Bank of England will keep bank rate at 0.5%
The Bank of England’s Monetary Policy Committee voted yesterday to keep the bank rate at 0.5% and the size of the Asset Purchase Programme at £375 billion ($571 billion, €431 billion). The bank rate is the rate at which a central bank lends money to its domestic banks.
Signs have emerged that the UK’s economy is starting to recover.
The Markit/CIPS purchasing managers’ index (PMI), published today, rose to 52.5 in July, recording the fastest expansion since May 2011.
The Asset Purchase *Programme, the Bank of England’s bond-buying program, is stimulus cash that the Bank is pumping into the British economy.
* Spelling: UK – Programme. USA – Program.
The minutes of the meeting will be available online on Wednesday, August 14th.
The Committee said its latest output and inflation projections – the Inflation Report – will be released at 10.30 on Wednesday, August 7th.
In a press release, the Bank of England added “As previously announced, the Committee will also respond to the Chancellor’s request for its assessment of the use of thresholds and forward guidance at that time.”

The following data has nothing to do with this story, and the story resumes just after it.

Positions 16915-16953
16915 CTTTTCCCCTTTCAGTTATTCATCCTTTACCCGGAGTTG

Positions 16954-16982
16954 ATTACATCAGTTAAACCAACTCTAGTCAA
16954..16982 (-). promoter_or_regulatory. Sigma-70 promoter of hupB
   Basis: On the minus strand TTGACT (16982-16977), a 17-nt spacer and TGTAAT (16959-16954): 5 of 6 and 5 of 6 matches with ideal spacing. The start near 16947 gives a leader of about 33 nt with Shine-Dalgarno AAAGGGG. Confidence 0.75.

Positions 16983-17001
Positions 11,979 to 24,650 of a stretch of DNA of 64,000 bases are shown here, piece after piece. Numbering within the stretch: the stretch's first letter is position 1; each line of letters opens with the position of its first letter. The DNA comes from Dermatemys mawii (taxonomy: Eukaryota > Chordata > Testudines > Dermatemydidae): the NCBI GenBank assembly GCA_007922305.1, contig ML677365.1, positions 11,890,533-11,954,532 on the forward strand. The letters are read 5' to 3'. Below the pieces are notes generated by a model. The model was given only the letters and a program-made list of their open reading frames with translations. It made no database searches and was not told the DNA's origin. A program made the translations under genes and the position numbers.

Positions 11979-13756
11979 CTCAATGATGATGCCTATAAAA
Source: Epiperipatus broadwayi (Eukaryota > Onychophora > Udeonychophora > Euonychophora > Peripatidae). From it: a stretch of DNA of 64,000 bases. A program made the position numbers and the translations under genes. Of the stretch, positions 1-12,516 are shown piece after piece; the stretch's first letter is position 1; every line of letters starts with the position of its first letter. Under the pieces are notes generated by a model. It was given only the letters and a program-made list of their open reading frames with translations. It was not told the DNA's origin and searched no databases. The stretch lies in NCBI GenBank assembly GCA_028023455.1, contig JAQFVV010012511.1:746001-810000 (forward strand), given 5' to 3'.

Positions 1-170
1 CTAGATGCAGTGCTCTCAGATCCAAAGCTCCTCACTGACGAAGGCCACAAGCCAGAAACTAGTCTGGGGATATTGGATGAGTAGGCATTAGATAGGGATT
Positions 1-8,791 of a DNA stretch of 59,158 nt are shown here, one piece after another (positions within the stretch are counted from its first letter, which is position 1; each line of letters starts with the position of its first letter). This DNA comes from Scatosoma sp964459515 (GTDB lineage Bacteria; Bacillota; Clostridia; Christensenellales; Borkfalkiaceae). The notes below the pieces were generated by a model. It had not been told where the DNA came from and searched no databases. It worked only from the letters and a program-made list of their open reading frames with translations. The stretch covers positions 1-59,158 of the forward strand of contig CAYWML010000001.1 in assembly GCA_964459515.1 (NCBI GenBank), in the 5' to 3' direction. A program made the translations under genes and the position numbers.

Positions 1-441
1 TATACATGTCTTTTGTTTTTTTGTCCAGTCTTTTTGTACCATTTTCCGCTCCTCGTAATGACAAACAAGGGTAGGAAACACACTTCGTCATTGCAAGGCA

This was the second policy meeting with new bank Governor, Mark Carney.
There is concern among members of the Monetary Policy Committee that any sign of a sustained recovery will trigger expectations of a rise in the Bank rate next year.
Expectations of higher bank rates could result in lenders and investors asking for higher interest rates, which in turn would lead to more conservative consumer and business spending.
The British economy, like the American one, depends on consumer spending for much of its economic growth.
Committee members had already said in their previous meeting that the Bank of England’s main objective is to make sure the economic recovery continues, i.e. that the stimulus cash is not withdrawn prematurely.
The Bank of England could tighten policy if unemployment falls
Unlike other parts of the European Union, unemployment in the United Kingdom has not risen steeply since the 2008 financial crisis. Economists are not sure why.
Possibly, companies have decided to hold onto their staff so that they are prepared when demand and revenue picks up again. If this is the case, the UK’s current unemployment rate of 7.7% might not fall much when the recovery gathers pace, meaning less pressure on wage inflation.
In an interview with the Wall Street Journal, Simon Hayes, an economist at Barclays Bank said “If unemployment stays high as activity picks up there is likely to be no need for a policy response as inflationary pressures will remain muted.”
However, if unemployment does fall rapidly when economic growth picks up, benchmark interest rates will also rise.